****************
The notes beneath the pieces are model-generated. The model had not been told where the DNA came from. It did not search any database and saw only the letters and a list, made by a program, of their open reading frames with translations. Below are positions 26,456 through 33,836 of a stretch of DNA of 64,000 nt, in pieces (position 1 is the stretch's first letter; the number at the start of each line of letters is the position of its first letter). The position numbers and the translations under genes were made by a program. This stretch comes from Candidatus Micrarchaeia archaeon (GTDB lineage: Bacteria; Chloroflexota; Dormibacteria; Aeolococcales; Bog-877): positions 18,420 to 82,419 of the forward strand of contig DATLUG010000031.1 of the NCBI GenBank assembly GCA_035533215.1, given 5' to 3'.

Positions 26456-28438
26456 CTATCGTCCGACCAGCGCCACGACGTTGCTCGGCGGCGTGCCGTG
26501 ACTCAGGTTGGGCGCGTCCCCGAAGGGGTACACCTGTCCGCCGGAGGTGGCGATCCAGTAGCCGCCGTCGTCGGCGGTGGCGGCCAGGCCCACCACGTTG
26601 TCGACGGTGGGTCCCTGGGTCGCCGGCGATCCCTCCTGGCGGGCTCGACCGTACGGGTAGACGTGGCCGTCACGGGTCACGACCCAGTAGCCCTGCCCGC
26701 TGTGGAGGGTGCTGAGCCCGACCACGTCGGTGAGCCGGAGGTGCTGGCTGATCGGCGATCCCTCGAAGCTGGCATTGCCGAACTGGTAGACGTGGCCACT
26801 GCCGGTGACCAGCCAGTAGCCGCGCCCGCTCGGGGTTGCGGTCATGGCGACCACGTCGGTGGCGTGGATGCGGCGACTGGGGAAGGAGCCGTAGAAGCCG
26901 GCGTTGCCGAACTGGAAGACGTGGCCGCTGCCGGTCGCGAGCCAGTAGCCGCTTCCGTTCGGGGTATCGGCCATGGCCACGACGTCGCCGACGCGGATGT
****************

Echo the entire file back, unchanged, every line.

The notes beneath the pieces are model-generated. The model had not been told where the DNA came from. It did not search any database and saw only the letters and a list, made by a program, of their open reading frames with translations. Below are positions 26,456 through 33,836 of a stretch of DNA of 64,000 nt, in pieces (position 1 is the stretch's first letter; the number at the start of each line of letters is the position of its first letter). The position numbers and the translations under genes were made by a program. This stretch comes from Candidatus Micrarchaeia archaeon (GTDB lineage: Bacteria; Chloroflexota; Dormibacteria; Aeolococcales; Bog-877): positions 18,420 to 82,419 of the forward strand of contig DATLUG010000031.1 of the NCBI GenBank assembly GCA_035533215.1, given 5' to 3'.

Positions 26456-28438
26456 CTATCGTCCGACCAGCGCCACGACGTTGCTCGGCGGCGTGCCGTG
26501 ACTCAGGTTGGGCGCGTCCCCGAAGGGGTACACCTGTCCGCCGGAGGTGGCGATCCAGTAGCCGCCGTCGTCGGCGGTGGCGGCCAGGCCCACCACGTTG
26601 TCGACGGTGGGTCCCTGGGTCGCCGGCGATCCCTCCTGGCGGGCTCGACCGTACGGGTAGACGTGGCCGTCACGGGTCACGACCCAGTAGCCCTGCCCGC
26701 TGTGGAGGGTGCTGAGCCCGACCACGTCGGTGAGCCGGAGGTGCTGGCTGATCGGCGATCCCTCGAAGCTGGCATTGCCGAACTGGTAGACGTGGCCACT
26801 GCCGGTGACCAGCCAGTAGCCGCGCCCGCTCGGGGTTGCGGTCATGGCGACCACGTCGGTGGCGTGGATGCGGCGACTGGGGAAGGAGCCGTAGAAGCCG
26901 GCGTTGCCGAACTGGAAGACGTGGCCGCTGCCGGTCGCGAGCCAGTAGCCGCTTCCGTTCGGGGTATCGGCCATGGCCACGACGTCGCCGACGCGGATGT